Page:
In Germany, an unnamed IT services company told authorities several thousand of its customers were compromised, the news agency dpa reported. Also among reported victims were two big Dutch IT services companies — VelzArt and Hoppenbrouwer Techniek.

The zero-day vulnerability used to breach on-premise Kaseya VSA servers was in the process of being fixed, just as the REvil ransomware gang used it to perform a massive Friday attack.

The vulnerability had been previously disclosed to Kaseya by security researchers from the Dutch Institute for Vulnerability Disclosure (DIVD), and Kaseya was validating the patch before they rolled it out to customers.

The zero-day Kaseya vulnerability was discovered by DIVD researcher Wietse Boonstra and was assigned the CVE-2021-30116 identifier.

Cyber Researcher Fabio Viggiani @ @fabio_viggiani has identified an IP address used in the exploit: 161[.]35.239.148 User-Agent: curl/7.69.1 and described part of the attack.

The attacks commences with the deletion of logs in multiple locations and intrusion detection systems disabled and disables some features of Windows Defender.

When executed, agent.exe will drop two additional files: MsMpEng.exe (a legitimate version of the Windows Defender binary) and mpsvc.dll (REvil ransomware). The execution of MsMpEng.exe triggers the loading of mpsvc.dll (side-loading execution) and therefore executes the REvil ransomware in the context of MsMpEng.exe.

Indicators of Compromise IOCs

161[.]35.239.148

mpsvc.dll 8DD620D9AEB35960BB766458C8890EDE987C33D239CF730F93FE49D90AE759DD

agent.exe D55F983C994CAA160EC63A59F6B4250FE67FB3E8C43A388AEC60A4A6978E9F1E

agent.crt 45AEBD60E3C4ED8D3285907F5BF6C71B3B60A9BCB7C34E246C20410CF678FC0C

What is the expected cost?

Initially, victims appeared to be getting ransoms set at US$45,000. However the REvil group appear to now offer decryption for all victims of the Kaseya attack in exchange for US$70 million (image below).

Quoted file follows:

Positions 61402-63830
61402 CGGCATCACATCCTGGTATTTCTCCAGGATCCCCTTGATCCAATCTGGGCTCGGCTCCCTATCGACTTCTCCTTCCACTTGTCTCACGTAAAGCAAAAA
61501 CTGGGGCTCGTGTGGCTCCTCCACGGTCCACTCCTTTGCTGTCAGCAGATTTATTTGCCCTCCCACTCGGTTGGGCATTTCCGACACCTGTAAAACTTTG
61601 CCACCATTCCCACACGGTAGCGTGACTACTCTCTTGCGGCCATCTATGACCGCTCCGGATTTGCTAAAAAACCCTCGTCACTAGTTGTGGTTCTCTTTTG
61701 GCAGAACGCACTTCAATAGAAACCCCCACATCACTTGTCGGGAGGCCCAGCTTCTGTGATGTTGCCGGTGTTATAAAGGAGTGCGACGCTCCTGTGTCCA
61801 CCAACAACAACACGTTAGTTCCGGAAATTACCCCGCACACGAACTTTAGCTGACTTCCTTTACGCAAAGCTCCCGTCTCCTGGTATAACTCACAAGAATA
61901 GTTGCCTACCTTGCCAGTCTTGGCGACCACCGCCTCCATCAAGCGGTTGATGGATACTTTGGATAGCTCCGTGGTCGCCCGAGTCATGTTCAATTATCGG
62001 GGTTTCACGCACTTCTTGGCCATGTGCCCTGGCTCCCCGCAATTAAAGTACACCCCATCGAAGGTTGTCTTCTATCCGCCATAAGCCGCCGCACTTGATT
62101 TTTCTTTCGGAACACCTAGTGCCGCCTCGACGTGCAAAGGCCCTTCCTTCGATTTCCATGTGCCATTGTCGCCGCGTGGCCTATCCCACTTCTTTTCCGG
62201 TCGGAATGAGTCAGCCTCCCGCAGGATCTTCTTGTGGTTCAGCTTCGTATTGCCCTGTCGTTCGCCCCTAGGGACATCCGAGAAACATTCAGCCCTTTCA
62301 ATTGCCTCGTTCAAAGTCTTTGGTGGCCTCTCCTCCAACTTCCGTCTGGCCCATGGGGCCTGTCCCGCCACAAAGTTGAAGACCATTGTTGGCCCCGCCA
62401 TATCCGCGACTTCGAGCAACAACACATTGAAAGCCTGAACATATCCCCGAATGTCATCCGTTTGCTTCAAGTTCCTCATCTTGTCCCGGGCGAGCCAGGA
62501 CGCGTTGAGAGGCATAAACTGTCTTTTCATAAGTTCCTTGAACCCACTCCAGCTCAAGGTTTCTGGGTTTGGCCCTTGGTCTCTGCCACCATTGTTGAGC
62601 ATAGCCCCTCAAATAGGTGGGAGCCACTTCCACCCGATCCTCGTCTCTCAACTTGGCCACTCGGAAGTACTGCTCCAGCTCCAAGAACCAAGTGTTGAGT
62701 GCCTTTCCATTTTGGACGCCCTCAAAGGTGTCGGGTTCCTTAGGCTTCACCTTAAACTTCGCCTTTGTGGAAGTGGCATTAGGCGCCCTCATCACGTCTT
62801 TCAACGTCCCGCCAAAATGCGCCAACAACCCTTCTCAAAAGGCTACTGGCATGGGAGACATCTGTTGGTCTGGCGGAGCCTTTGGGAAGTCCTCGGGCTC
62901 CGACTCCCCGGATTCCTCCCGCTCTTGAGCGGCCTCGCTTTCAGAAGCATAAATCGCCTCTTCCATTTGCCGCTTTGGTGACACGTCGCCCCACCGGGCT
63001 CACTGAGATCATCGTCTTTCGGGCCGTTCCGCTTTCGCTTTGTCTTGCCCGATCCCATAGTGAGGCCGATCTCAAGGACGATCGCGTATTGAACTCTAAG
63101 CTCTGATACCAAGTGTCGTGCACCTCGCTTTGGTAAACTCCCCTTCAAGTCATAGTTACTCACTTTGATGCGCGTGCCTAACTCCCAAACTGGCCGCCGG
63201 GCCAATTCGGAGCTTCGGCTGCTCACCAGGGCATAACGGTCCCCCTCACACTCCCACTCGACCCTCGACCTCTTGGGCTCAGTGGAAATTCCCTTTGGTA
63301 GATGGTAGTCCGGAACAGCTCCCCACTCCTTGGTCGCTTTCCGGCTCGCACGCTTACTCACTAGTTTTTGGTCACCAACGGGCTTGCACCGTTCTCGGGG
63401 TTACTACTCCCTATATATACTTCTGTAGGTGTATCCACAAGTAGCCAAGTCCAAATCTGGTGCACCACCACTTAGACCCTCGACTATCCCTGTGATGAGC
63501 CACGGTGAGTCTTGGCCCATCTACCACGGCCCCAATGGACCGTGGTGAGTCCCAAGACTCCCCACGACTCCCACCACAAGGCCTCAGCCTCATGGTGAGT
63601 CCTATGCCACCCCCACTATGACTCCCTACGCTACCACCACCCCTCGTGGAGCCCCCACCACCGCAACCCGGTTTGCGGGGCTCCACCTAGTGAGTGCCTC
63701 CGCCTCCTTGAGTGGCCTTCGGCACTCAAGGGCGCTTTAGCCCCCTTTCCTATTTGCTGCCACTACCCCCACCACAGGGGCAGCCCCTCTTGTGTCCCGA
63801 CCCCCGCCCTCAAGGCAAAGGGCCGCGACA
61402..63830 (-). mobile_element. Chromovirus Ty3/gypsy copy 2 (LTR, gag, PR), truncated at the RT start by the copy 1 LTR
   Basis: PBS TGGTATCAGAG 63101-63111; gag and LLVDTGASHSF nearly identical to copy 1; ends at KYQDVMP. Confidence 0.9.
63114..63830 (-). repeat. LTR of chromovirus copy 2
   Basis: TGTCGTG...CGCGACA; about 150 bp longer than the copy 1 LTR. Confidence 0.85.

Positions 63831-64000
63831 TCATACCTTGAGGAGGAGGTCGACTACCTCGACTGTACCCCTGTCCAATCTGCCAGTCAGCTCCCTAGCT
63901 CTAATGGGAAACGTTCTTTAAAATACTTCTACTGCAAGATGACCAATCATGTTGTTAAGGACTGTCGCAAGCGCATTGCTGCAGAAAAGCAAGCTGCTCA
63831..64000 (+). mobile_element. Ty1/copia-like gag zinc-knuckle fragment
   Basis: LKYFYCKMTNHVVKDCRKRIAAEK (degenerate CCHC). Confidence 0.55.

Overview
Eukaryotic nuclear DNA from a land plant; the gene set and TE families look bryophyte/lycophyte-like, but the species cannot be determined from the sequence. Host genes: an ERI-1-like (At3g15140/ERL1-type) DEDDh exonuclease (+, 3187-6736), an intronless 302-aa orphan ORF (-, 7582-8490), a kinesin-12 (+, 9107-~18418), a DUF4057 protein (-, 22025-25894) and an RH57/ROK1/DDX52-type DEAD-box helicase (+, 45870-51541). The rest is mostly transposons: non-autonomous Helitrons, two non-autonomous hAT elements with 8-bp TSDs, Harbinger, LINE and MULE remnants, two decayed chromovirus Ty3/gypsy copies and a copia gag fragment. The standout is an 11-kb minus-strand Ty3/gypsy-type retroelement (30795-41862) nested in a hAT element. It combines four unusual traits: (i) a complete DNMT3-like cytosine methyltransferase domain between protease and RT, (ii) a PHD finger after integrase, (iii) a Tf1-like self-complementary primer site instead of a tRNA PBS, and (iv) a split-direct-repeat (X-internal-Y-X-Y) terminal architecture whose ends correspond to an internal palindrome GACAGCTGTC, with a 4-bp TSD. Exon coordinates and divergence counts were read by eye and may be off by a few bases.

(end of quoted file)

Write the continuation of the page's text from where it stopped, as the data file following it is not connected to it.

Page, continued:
Is exfiltration involved?

The REvil gang is among ransomware gangs that steal data from targets before activating the ransomware, strengthening their extortion efforts.

REvil Ransomware Gang Auctioning Off Stolen Data
Most cyber researchers and indications are pointing to the REvil gang, a major Russian-speaking ransomware syndicate.

What is the current containment advice?

Current advice is to shutdown VSA servers immediately and wait for patching from Kaseya.

Kaseya said it sent a detection tool to nearly 900 customers on Saturday night. Customers who experienced ransomware and receive communication from the attackers should be cautious to not click on any links as they may be malicious.

What has the U.S. President said?

When asked about the attack during a trip to Michigan on Saturday, US President Joe Biden said he had asked the intelligence community for a “deep dive” on what happened and expected to know more by Sunday.

Robert Fearn

Robert Fearn

Dr. Robert Fearn (PhD) is an experienced Forensic Manager with a history of working in the law enforcement industry – both in the police force and in the legal sector. As well as a practical and intuitive understanding of the current threat landscape, he brings a strong research background to the Gridware team with a PhD from UNSW and contributes strongly to our thought leadership strategy.